Jack White’s debut album ‘Blunderbuss’ delivers insight

 

Jack White, of the White Stripes and Raconteurs, debuted his solo album “Blunderbuss” on April 23 of last year and it seems to tell the tale of a broken man.

It would be wrong not to mention that in the months leading up to the creation of the album, the White Stripes, which garnered four Grammy wins in their heyday including Best Alternative Rock Album and Best Rock Song, were breaking up and so was Jack’s marriage to model and singer Karen Elson.

All the songs on ‘Blunderbuss’ were written during one session and the album was released on White’s label Third Man Records. “Blunderbuss” debuted at number one on the Billboard charts. On the opening track “Missing Pieces,” White sings “sometimes someone controls everything about you, and when they tell you they just can’t live without you, they ain’t lyin, they’ll take pieces of you.”

The track definitely sets the tone of the album and the familiarity of White’s flair for the blues and slide guitar is reminiscent of his White Stripes days. “Freedom at 21,” the Grammy-nominated single, has White semi-rapping his lament over a woman who’s gotten away with breaking his heart. He raps “She don’t care what kinds of wounds she’s inflicted on me, she don’t care what color bruises that she’s leavin on me, cuz she’s got freedom in the 21st century.”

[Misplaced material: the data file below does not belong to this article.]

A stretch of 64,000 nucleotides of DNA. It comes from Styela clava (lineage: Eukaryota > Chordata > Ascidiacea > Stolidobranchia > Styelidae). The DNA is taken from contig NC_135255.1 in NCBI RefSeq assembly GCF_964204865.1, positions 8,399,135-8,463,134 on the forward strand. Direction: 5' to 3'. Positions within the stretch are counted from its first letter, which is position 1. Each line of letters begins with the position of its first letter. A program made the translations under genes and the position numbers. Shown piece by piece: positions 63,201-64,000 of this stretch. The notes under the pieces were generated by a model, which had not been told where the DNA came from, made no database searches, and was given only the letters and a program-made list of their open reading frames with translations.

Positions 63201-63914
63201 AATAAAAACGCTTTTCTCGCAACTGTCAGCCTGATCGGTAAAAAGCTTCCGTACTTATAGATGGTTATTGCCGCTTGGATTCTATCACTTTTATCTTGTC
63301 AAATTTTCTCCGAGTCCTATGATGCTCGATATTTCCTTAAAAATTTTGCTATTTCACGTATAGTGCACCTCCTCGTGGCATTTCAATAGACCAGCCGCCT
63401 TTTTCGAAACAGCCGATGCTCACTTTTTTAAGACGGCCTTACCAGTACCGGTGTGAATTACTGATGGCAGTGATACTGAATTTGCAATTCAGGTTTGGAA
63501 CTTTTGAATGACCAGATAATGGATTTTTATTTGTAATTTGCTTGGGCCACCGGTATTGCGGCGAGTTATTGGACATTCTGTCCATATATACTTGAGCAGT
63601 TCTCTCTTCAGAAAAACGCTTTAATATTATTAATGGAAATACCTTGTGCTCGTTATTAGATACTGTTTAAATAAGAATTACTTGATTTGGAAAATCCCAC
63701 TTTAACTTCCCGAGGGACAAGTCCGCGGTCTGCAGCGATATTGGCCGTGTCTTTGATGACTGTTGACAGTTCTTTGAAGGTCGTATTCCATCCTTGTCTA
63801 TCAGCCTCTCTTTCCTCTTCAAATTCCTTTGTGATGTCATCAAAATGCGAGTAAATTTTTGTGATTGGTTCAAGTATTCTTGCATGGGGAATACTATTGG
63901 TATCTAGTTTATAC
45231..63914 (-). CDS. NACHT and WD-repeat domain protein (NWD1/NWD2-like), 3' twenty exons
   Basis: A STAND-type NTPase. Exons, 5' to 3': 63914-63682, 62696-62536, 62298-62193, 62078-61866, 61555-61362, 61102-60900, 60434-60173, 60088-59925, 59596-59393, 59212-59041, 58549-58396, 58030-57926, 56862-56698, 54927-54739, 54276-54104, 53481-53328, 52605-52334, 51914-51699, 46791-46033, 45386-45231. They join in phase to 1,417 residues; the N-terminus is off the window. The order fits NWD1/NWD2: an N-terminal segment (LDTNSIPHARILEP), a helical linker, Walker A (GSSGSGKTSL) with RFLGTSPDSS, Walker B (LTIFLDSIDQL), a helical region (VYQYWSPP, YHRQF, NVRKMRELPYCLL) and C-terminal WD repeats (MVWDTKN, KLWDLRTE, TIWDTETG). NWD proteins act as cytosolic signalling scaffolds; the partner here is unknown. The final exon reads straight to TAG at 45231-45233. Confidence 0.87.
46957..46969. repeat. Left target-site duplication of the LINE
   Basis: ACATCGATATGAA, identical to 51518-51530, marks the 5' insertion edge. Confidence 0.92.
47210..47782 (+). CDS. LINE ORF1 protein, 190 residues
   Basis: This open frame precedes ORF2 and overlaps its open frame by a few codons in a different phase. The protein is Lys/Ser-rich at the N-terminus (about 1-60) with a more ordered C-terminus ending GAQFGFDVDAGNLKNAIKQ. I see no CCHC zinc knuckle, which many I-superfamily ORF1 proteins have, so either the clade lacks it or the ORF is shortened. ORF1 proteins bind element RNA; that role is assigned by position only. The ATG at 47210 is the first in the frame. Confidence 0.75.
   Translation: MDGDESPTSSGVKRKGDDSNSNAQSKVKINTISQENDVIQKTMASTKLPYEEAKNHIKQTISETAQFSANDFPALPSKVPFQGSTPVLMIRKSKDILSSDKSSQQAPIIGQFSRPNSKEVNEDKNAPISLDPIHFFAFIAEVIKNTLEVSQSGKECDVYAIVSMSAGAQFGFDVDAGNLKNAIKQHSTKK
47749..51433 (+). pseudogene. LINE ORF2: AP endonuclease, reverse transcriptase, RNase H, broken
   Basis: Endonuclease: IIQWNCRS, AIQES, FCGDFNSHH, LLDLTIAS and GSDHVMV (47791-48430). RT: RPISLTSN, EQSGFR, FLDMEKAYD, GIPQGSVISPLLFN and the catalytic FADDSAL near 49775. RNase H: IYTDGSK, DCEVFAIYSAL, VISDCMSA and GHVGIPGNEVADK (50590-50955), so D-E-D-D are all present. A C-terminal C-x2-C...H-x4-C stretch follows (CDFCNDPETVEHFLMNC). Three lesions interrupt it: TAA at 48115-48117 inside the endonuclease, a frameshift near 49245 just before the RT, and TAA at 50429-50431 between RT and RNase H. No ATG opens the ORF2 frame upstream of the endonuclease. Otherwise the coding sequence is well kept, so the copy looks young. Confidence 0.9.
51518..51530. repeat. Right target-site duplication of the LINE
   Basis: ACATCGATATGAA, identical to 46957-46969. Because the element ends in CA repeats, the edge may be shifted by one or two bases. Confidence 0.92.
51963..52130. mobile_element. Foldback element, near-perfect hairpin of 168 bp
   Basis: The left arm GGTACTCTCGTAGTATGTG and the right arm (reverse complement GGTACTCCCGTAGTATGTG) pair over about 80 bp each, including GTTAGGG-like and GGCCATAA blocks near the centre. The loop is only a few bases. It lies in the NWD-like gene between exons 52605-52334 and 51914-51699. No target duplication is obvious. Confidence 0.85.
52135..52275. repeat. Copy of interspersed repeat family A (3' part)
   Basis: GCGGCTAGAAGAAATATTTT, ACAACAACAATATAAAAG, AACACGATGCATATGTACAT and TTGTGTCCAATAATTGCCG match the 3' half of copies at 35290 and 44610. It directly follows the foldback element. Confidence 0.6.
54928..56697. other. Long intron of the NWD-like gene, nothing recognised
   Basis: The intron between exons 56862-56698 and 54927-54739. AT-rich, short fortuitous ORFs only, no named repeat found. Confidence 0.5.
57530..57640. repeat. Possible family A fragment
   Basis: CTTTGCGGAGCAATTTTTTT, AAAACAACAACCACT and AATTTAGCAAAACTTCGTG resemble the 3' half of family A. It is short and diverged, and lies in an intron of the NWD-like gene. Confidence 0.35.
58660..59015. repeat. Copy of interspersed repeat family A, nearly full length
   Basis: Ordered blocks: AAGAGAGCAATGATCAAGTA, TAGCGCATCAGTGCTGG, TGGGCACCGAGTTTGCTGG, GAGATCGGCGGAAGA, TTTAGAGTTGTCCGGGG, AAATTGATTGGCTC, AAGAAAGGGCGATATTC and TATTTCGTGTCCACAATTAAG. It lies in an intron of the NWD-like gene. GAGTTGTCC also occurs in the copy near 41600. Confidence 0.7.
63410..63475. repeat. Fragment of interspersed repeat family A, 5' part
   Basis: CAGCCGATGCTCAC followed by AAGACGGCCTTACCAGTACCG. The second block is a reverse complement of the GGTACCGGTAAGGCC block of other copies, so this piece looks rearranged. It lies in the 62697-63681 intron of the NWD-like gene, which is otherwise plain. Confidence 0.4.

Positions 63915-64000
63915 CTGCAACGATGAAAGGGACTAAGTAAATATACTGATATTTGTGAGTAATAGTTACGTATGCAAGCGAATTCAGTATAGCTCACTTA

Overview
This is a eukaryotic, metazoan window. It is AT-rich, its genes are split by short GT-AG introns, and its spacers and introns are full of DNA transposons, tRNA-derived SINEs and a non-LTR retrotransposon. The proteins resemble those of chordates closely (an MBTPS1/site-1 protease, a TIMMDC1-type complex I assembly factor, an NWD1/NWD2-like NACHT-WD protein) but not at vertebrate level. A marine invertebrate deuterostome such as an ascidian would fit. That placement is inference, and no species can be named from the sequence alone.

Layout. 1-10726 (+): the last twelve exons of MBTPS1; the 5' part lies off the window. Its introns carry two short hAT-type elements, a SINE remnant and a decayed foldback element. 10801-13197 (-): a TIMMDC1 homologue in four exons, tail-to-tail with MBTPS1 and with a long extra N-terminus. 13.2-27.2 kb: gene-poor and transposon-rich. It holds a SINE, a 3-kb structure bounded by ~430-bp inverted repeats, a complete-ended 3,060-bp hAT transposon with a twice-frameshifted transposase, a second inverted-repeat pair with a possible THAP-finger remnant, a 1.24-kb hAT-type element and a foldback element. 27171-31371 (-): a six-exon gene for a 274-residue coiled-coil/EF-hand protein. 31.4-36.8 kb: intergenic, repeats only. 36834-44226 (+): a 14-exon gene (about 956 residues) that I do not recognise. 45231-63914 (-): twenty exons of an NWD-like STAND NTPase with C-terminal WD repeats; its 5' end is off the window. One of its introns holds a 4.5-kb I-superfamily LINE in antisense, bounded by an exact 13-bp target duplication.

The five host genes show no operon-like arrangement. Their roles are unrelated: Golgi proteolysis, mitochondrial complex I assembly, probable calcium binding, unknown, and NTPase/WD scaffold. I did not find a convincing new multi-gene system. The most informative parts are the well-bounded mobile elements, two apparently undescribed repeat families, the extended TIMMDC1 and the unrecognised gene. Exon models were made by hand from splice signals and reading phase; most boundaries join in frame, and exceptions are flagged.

This is one of two singles off the album that fit mainstream radio while at the same time retaining some semblance of White’s style. The other is “Love Interruption,” which tells a more universal story when it comes to love. It’s about not losing yourself in someone else. Ladies, let this song keep you grounded come Valentine’s Day.

The only musically congruent section this album has is between tracks four through six. It’s in this sequence where true value lives.

The fourth track is the aformentioned “Love Interruption,” followed by the album’s title track “Blunderbuss” and “Hypocritical Kiss.” “Blunderbuss” tells of White vying after a woman who is already spoken for. It’s a softer bluesy sound with a slight country twang that echoes the suffering of a man in love. “Doing what two people need is never on the menu,” he croons. The last song in the sequence “Hypocritical Kiss” has an overpowering piano-fueled melody that screams western saloon.

Not all tracks on the album carry the solemn bluesy flair as the love-stenched tracks previously mentioned. Most are rock jams heavily dipped in Jack White’s quirky style. The piano on “I Guess I Should Go to Sleep” sounds similar to the Dresden Doll’s “Backstabber.” The rumble of the drums on “Freedom at 21” sound alike to the intro to Mute Math’s “Collapse.”

In entirety, the album doesn’t have a sense of musical cohesion but what Jack White album has are songs that sound like they’re a maybe part of the same story? Lyrically, all tracks have to do with some aspect of love, whether it be unrequited or tumultuous. The beauty of Jack White is that he gives a variety of sounds (especially within the songs) so as to not bore the listener. This album is primarily for fans who are familiar with Jack White’s style. It’s not for the untamed ear of an unfamiliar bystander.